The mother of missing Dublin teenager Amy Fitzpatrick has said the Josef Fritzl case re-inforced her fear that her daughter could be a prisoner in someone's home close to where she disappeared on New Year's Day in Spain three years ago.
Amy was just 15 when she vanished while walking home from a friend's house near Mijas on the Costa del Sol at 10pm on January 1, 2008.
Today her mother Audrey told the Herald she believes Amy, who would now be 18, is still alive, and is either "very nearby or 1,000 miles away".
"It could be a situation like the Josef Fritzl case where he held his daughter hidden in his house for years, or else Amy is 1,000 miles away in a country in Europe with no border controls," said Audrey.
"She could be down the street for all we know. It has happened in other places."
Austrian Fritzl was discovered in 2008 to be keeping his daughter and the children she had by him in a separate compound of their suburban house in Amstetten.
His crimes emerged when his daughter Elisabeth Fritzl (42) told police that she had been held captive for 24 years in a concealed corridor part of the basement area of the family home, and that Fritzl had physically assaulted, sexually abused, and raped her numerous times during her imprisonment, resulting in the births of seven children and one miscarriage.
When the eldest daughter, Kerstin, became seriously ill, Josef acceded to Elisabeth's pleas to take her to a hospital, triggering a series of events that eventually led to discovery.
"Amy could also be living with someone who has persuaded her not to contact anyone, or who has convinced her that we are angry at her, but all we want is for her to contact us and let us know she is okay," pleaded Audrey.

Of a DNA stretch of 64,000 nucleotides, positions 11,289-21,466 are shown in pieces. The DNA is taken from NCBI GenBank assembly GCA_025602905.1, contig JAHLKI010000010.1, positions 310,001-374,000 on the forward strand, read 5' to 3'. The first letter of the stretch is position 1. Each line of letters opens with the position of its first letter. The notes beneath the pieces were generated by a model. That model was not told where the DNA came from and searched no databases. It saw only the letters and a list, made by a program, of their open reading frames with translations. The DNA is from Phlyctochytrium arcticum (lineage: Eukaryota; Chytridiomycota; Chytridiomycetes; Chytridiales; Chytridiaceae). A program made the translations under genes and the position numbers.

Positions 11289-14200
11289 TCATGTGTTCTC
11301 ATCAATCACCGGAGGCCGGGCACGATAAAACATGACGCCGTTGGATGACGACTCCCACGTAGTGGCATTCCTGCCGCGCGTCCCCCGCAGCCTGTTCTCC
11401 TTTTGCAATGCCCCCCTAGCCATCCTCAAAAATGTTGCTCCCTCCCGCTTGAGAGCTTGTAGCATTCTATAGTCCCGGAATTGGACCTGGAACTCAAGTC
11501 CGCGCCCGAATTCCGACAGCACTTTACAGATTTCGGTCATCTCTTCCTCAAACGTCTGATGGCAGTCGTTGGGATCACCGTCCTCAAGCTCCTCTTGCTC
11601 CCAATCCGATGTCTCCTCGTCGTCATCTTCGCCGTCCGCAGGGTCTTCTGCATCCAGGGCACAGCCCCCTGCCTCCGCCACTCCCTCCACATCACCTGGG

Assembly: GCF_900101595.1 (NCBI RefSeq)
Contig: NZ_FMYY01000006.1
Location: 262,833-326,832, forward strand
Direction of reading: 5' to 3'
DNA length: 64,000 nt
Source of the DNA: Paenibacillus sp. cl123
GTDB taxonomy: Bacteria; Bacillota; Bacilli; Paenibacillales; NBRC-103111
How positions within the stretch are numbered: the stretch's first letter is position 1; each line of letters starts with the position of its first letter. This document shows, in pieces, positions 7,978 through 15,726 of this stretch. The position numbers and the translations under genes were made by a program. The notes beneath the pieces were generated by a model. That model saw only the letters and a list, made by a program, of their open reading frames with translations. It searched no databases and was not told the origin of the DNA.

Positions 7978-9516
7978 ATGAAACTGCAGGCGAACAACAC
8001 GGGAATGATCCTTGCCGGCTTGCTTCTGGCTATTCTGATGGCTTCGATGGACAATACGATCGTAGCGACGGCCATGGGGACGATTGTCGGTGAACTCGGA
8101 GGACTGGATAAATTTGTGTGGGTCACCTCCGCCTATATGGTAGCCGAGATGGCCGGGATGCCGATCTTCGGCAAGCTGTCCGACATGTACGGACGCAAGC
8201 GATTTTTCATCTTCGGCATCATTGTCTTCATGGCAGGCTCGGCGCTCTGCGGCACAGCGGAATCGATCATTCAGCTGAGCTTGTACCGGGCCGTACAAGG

"We can only hope that with a more adult mind, she will be 19 in February, she would make that call if she could," she added.
Audrey and her partner David Mahon, today moved home to a new address nearby because of the strain of living in the house Amy had lived in.
"I have been sleeping in Amy's room all the time, and it is time to move on," said Audrey.
"I will put Amy's things in storage, and we are not moving far. We are very well known here and if Amy makes any contact people will know where to find us. We have said before we will not leave Spain, and that is still the case."
Amy had taken a short-cut up a dirt lane after babysitting near her home, and vanished without her passport or money.
She was originally from Donaghmede but moved to Spain in 2004 with her mother.
Her brother Dean has returned to Ireland to live with their father, Christopher Fitzpatrick, and they are in monthly contact.
"We all talk to each other on the first of every month," said Audrey.
Audrey told the Herald that she still has regular meetings with Spanish authorities and investigators, but that no new evidence or leads have come to light.